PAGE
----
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I'm trying to parse an argument value in C and convert the number to a double value. I have:

char *stringEnd; double num = strtod("123.0", &stringEnd);

I used 123.0 just to test the function, but it always returns a value of 0.0. Does anybody know what I'm doing wrong?

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this looks ok, must be somewhere else. maybe show us more code? –  John Knoeller Feb 8 '10 at 8:29
Don't forget the memory management on stringEnd, right now, it points at whatever value the memory holds. –  Tobias Wärre Feb 8 '10 at 9:54

5 Answers 5

up vote 6 down vote accepted

Are you including the relevant header? ie: #include <stdlib.h>

First though (and you should be doing this all the time anyway), try compiling with all warnings on (-Wall on GCC).

If you get a warning about strtod being undefined, that shows where the problem is coming from.

This is a nasty one, because C will implicitly declare any function it doesn't have a prototype for as returning int!

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hmm, why the downvote? I'm pretty sure this is the correct answer. Oh well. –  therefromhere Feb 8 '10 at 8:33
Not quite: it implicitly takes it as returning an int, not 0. But you're asking the same question I would... –  Darius Bacon Feb 8 '10 at 8:46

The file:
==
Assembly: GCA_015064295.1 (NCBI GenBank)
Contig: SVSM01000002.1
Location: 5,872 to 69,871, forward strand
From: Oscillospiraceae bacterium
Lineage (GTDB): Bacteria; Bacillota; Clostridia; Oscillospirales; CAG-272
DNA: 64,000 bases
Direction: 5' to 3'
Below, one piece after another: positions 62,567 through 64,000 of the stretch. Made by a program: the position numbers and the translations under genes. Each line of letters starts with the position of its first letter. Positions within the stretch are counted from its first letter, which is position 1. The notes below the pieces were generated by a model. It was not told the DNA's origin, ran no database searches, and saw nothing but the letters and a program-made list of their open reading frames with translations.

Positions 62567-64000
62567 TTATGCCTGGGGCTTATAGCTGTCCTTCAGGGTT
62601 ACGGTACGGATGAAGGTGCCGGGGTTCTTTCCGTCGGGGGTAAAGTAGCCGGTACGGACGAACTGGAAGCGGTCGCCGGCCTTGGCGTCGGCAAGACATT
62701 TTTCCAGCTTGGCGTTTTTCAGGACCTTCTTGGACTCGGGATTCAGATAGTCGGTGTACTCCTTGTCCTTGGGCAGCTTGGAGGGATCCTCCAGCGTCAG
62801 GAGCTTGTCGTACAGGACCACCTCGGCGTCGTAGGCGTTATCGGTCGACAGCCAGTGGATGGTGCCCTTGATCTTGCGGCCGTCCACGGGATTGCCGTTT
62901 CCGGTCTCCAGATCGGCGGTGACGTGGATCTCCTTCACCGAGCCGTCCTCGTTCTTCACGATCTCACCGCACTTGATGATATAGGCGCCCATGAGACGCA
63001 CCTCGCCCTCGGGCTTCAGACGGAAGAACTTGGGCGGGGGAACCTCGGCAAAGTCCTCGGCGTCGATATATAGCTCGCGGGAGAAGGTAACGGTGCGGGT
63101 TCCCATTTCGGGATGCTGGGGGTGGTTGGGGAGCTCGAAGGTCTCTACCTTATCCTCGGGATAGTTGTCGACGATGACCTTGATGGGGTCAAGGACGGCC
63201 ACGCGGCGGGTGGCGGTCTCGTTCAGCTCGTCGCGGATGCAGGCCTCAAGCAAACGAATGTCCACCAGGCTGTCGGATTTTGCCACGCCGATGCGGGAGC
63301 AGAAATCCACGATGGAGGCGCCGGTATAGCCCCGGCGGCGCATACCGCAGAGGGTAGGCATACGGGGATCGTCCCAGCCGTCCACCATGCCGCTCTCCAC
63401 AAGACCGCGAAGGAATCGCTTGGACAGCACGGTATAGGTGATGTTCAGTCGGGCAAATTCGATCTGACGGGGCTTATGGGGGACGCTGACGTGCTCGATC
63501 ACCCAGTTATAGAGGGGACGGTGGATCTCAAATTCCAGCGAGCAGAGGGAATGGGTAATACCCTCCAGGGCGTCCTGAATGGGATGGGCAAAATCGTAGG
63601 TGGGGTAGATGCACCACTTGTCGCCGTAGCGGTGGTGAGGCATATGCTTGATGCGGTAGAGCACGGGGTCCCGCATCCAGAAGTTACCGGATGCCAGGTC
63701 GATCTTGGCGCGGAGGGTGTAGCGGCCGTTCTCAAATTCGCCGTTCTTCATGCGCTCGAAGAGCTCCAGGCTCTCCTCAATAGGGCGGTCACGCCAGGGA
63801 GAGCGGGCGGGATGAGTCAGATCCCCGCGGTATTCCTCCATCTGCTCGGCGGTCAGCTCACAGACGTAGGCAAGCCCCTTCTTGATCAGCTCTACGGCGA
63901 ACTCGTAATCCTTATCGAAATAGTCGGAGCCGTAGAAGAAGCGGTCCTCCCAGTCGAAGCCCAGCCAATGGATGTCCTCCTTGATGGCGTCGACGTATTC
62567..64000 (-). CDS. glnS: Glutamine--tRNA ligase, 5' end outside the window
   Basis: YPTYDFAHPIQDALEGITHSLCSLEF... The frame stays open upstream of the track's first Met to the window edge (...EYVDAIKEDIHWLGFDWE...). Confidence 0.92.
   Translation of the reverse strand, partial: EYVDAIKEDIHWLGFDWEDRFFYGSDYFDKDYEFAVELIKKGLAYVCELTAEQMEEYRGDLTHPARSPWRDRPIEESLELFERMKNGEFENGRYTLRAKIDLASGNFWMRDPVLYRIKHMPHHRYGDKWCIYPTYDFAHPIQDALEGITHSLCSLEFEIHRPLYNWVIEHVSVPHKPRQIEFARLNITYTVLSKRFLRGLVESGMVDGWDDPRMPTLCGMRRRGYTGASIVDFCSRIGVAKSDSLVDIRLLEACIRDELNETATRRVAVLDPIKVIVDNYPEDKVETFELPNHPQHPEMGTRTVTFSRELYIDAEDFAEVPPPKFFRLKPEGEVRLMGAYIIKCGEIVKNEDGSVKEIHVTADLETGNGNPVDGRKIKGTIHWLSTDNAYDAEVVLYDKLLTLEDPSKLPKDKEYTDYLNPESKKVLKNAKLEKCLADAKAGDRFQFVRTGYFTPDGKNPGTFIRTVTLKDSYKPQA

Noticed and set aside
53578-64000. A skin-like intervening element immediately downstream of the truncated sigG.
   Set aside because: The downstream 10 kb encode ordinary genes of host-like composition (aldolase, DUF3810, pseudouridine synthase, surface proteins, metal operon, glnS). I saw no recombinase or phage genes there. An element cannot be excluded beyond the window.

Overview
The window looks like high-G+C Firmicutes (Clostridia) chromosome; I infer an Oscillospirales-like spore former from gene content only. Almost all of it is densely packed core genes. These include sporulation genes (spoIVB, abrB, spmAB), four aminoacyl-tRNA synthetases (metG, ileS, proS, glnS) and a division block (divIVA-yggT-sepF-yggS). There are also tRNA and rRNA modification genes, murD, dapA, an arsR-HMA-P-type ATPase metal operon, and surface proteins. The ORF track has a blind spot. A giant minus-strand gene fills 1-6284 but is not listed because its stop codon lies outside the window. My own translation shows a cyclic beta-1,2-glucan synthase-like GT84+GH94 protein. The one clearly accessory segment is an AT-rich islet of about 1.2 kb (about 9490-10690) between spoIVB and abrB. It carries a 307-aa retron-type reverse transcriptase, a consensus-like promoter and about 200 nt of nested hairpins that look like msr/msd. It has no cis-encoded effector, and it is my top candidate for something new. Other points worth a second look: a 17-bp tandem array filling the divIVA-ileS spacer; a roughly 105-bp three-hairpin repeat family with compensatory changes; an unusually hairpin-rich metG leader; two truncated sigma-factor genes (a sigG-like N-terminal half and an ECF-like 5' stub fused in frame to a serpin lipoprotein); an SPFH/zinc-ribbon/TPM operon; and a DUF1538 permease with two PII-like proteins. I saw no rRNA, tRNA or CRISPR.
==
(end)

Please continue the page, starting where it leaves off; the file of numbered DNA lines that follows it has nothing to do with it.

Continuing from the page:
It implicitly declares it as returning int. The definition isn't implicit: it's actually calling the library function, the correct definition with the wrong declaration. Hence looking in the wrong place for the return value — an integer register instead of an FP register. –  Potatoswatter Feb 8 '10 at 8:59
In this case, the returned value is 0.0 because eax is set to zero on entry and the actual value is stored on a floating point register. It could be worse if floating point and integer were stored in the same registers. –  jbcreix Feb 8 '10 at 9:00
@Darius Ah sorry yeah, I meant to type returns int, not 0 - wrote that in a hurry on the way out of the door. Correcting now. –  therefromhere Feb 8 '10 at 9:56

You can use sscanf.

double num;
sscanf("123.0", "%lf", &num);
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Unless you're trying to parse multiple items from one string, there's no benefit to using sscanf over strtod. It's more complicated and has the drawback of making it harder to detect malformed data. –  jamesdlin Feb 8 '10 at 10:48

You if have to use strtod you can do:

double num = strtod("123.0",NULL);

you can also use sscanf

double num;    
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-1. You're repeating his code, except not allowing a way to detect errors (that's what the second parameter to strtod is for) and exactly repeating an earlier (though only by 2 minutes) answer. –  Roger Pate Feb 8 '10 at 9:01

You need to include stdlib.h

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In which language is your operating system? I'm not sure how the C function strtod reacts, but I know that the equivalent delphi function takes the settings of the operating system into account. Some languages (french, german, ...) use a "," instead of a "." as decimal separator.

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